Brownsville ISD begins work on 2024-2025 budget

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The Brownsville ISD school board meeting room in the district’s Administration Building is seen in this undated photo. (Courtesy: Brownsville ISD)

The Brownsville Independent School District began work on its 2024-2025 budget at a Saturday morning workshop that sought everyone’s help to offset the impact of reduced state funding and still improve classroom instruction.

Interim Superintendent Jesus M. Chavez opened the meeting by saying he had just come from this year’s district spelling bee at Paredes Elementary and asked everyone to remember the budget is being prepared on behalf of BISD students.

“I want to give a shout out to all of our champions that are competing. I saw a lot of students walk up on the stage and I want to remind everyone that our main purpose here today is to serve the students. We are about educating them. We are about preparing them for the future. We’re about preparing them for the workforce, for college and to make sure that when they graduate 13 years from for some, 14 for others, that they are ready to face life, that they’re productive citizens and that they are able to reach happiness as well,” Chavez said.

At the workshop, the BISD Board of Trustees and its budget committee heard mainly from Chief Financial Officer Alejandro Cespedes, who gave an overview of the budget process, including local property taxes and state and federal funding.

District employees received a 2% pay raise in December, payable retroactively to July. That contributed about $4.8 million to the district’s $14 million budget deficit this year, Cespedes said, adding that the raise came after district taxpayers approved lowering the BISD property tax rate and that the raise was paid 100% out of Unencumbered Fund Balance.

Cespedes listed several factors going into next year’s budget, including:

>> Property values keep going up. … The state comptroller’s office released its preliminary property values, and just as last year, their property values … came in at around $8.6 billion dollars. When we adopted our budget our Cameron County Appraisal District valued our property values for Brownsville ISD at $7.6 billion … So again that’s another hurdle that we’ll have to go through, because … the state is going to use the comptrollers values in order to determine our state aid … and that’s going to mean there’s going to be a loss of revenue that we did not project.

>> House Bill 3 back in 2019 included a huge property tax rate compression. “And then, I believe it was in the first special called session they did another compression, where they reduced it even more. And that’s where we were able to take advantage of giving our taxpayers a significant tax rate cut and we were able to still pass our TRE (Taxpayer Ratification Election). However we do want to make sure that we don’t expect there to be any more significant compressions from the state going forward,” he said.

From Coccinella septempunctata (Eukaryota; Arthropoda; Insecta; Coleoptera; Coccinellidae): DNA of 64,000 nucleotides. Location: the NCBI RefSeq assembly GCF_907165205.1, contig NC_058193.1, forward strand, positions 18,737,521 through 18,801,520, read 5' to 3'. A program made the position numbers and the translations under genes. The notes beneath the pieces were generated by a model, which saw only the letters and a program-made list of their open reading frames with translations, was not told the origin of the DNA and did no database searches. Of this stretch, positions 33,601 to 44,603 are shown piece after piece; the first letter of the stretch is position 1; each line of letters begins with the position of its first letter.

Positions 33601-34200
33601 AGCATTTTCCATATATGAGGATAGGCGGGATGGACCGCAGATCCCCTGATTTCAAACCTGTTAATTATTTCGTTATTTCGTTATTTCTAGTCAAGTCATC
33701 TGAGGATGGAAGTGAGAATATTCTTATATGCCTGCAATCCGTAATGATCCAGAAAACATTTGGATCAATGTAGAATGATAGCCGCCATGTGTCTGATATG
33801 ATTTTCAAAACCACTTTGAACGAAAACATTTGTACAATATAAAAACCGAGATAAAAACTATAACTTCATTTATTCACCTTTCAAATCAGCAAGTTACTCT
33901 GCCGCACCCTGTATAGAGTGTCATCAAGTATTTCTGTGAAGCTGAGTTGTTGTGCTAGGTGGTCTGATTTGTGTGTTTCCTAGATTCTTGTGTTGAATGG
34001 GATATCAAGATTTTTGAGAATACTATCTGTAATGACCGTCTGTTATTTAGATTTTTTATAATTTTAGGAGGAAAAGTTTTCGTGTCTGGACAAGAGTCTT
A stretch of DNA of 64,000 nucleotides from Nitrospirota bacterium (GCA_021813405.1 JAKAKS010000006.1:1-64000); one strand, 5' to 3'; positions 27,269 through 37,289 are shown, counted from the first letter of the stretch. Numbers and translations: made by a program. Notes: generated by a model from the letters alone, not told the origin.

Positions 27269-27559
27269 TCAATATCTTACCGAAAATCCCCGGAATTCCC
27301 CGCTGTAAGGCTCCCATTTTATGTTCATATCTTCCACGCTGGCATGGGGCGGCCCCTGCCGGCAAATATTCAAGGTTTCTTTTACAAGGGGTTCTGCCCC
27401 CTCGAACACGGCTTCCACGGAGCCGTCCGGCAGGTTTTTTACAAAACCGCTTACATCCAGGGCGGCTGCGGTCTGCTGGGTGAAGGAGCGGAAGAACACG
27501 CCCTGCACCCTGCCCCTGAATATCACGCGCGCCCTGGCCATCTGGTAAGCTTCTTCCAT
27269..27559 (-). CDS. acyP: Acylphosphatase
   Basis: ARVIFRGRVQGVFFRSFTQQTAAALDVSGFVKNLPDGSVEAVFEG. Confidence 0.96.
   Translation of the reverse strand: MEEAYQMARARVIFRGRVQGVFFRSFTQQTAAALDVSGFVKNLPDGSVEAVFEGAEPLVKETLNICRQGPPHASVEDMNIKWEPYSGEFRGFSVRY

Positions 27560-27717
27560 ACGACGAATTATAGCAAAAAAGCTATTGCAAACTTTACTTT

>> The Legislature increased the Homestead Exemption to $100,000 “and then there is that law that you can only get taxed on a 10% increase gradually, but just so we know, property values are going to keep going up, and unless the state comes in and does significant compression, that is going to affect the district and our taxpayers,” he said.

Cespedes said budget writers will be looking at reductions in all areas.

“We’re looking at everything and what Dr. Chavez has been reiterating to all of us is we’re going to base this based on the district’s mission, on the district’s vision, on what our goals are going to be and a lot of input from our stakeholders, from the people that are here with us today, our associations, our community, our parents who want to know what does everybody think? So that everybody’s on the same page when we do decide to do some budget reductions,” he said

>> Chavez has been saying this over and over. “We want to make sure that the classroom instruction and the accountability remains. We don’t want to reduce the budget in the classrooms, so we’re trying to see where can where is it that we can reduce other budgets, whether it’s district-wide, or is it a specific department, or personnel?

“We want to make sure that everybody is a part of this, that we get input from our stakeholders, our parents our partners our business partners around the community so we can see what they think are some of the things that they can help us with,” Cespedes said.

“Having said all that, there’s still a lot of requirements that we have to meet when we prepare our budget, our reductions. I have to make sure for example … that we’re still meeting that 55% threshold in CTE and bilingual and special ed and sometimes we have to go over that because there’s no way of us reducing their budget without still meeting that threshold,” he said

In an interview last week, Chavez said the district plans to survey all employees for their suggestions how BISD can streamline operations and more effectively educate students.